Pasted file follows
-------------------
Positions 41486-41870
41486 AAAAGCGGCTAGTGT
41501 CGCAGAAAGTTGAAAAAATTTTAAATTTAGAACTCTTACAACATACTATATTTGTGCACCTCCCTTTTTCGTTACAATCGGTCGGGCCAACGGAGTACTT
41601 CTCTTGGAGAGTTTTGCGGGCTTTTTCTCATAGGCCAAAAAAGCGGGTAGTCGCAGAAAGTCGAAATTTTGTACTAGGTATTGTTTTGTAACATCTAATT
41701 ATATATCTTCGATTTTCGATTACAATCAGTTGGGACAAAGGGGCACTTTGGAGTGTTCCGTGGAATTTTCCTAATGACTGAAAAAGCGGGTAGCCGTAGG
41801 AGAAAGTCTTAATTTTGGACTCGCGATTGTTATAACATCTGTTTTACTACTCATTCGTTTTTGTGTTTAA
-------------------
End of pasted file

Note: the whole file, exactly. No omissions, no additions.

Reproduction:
Positions 41486-41870
41486 AAAAGCGGCTAGTGT
41501 CGCAGAAAGTTGAAAAAATTTTAAATTTAGAACTCTTACAACATACTATATTTGTGCACCTCCCTTTTTCGTTACAATCGGTCGGGCCAACGGAGTACTT
41601 CTCTTGGAGAGTTTTGCGGGCTTTTTCTCATAGGCCAAAAAAGCGGGTAGTCGCAGAAAGTCGAAATTTTGTACTAGGTATTGTTTTGTAACATCTAATT
41701 ATATATCTTCGATTTTCGATTACAATCAGTTGGGACAAAGGGGCACTTTGGAGTGTTCCGTGGAATTTTCCTAATGACTGAAAAAGCGGGTAGCCGTAGG
41801 AGAAAGTCTTAATTTTGGACTCGCGATTGTTATAACATCTGTTTTACTACTCATTCGTTTTTGTGTTTAA